In a survey of some 2,000 UK motorists, drivers also revealed how they are cutting down on their car use with two thirds (65 per cent) indicating that they have changed their motoring habits in light of the recession and nearly a third (30 per cent) reporting that they only use the car for essential trips now. "

We should note that people in the UK are not cutting back on motoring for altruistic reasons. They are doing so for economic reasons. So I believe its in the long-term best interests of everybody, for there to be carbon taxes on fossil fuels to encourage ingenuity in finding ways to reduce consumption of same, and hence reduce CO2 emissions.

Posted by: Alex Kovnat | November 19, 2012 7:09 AM    Report this comment

Climate change is one of many areas where politics cloaks religion, and carbon taxes function as plenary indulgences. It's easy for tiny urban Europe to lecture vast rural America. But how practical is it? Even if we essentially abandon physical travel in favor of Skype encounters, have you looked at the collective carbon footbrint of the Internet lately? Pardon my heresy.

Posted by: Thomas Yarsley | November 19, 2012 7:13 AM    Report this comment

I know of a way to fly for hours using only a cup or two of MoGas. It's called Soaring. If you want to fly for fun, use the least amount of expesive Avgas as possible, fly without headphones, and enjoy the thrill of unpowered flight, then contact your local glider club and experience an afternoon of soaring. My club, here in the South Carolina upstate, uses a Ford V-8 powered winch to launch gliders to 1500 to 2100 ft AGL in 40 seconds using only a cup or two of gas. Once launched, pilots generally can fly for hours, until they are tired, hungry, or have to pee. The whole day of flying costs about $7.50 for the launch (for club members). You can't beat that kind of efficiency!

Posted by: Scott Thomason | November 19, 2012 7:14 AM    Report this comment

Whoooppps I forgot that URL links are censored to prevent spam. Here's how to get to the on-line article mentioned above:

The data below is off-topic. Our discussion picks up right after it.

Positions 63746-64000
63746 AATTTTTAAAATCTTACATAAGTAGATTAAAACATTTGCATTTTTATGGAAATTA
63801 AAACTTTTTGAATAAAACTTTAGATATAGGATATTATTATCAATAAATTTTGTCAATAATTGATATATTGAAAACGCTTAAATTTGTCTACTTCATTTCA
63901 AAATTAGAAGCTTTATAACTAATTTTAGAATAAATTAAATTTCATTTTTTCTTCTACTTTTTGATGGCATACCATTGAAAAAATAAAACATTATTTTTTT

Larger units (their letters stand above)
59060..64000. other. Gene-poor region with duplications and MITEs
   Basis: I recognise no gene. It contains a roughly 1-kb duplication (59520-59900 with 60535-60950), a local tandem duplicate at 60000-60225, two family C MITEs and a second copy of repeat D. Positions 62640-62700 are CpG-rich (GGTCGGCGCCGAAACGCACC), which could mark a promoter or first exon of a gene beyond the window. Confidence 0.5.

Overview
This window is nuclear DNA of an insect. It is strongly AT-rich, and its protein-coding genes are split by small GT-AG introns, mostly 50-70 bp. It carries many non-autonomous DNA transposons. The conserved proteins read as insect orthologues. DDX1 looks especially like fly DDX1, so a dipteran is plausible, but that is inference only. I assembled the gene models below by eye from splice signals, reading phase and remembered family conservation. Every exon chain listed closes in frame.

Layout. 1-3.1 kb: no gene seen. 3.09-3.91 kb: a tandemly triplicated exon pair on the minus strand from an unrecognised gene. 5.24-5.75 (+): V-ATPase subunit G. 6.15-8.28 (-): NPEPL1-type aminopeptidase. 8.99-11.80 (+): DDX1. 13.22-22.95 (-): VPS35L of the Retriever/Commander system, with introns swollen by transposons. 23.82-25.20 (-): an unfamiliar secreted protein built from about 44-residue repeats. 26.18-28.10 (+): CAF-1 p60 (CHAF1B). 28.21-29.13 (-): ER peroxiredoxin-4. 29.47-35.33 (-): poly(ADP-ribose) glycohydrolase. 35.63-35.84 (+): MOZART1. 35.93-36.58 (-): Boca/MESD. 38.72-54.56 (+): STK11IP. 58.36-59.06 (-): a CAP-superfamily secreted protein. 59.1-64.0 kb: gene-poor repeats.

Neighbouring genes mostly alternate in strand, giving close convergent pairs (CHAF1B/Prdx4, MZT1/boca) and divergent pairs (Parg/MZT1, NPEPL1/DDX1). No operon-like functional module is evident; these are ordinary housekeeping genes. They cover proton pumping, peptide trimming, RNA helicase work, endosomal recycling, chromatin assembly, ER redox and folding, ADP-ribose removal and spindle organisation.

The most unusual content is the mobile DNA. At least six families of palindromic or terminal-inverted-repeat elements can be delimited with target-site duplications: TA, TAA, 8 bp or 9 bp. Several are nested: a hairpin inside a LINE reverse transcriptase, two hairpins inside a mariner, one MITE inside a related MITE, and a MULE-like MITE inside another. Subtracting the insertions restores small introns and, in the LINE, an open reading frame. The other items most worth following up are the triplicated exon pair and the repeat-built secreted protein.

First, do http://www. thegreencarwebsite. co. uk

Then do blog, index.php, 2012/11/19/, and finally look for this: downsized-and-driving-less-uk-motorists-cut-back/

Posted by: Alex Kovnat | November 19, 2012 7:14 AM    Report this comment

Here's how to get to the article I mentioned above: The basic web site is thegreencarwebsite, with the usual dub-dub-dub before and .co.uk after it. Then go to blog, then index.php, then /2012/11/19/, and finally look for the article downsized-and-driving-less-uk-motorists-cut-back/

Posted by: Alex Kovnat | November 19, 2012 7:17 AM    Report this comment

How much disturbance to "the environment" should a human being be allowed to make? If everything we do impacts the environment, then shouldn't our very existence be outlawed in order to serve the higher goal of preserving the planet?

Under such reasoning (that is quite popular today) there can be no concept of freedom, for there is no ability to do anything without negatively impacting the environment from the way it is declared to currently exist.

Posted by: A Richie | November 19, 2012 9:13 AM    Report this comment

Hurricanes, bad weather hotter weather melting ice caps etc “End of the world is Nigh”. Well I've lived through most the hyped up excuses to frighten people including Y2K. We are still in the process of changing from the ice age to the hot age the earth has that cycle going from hot to cold and back again.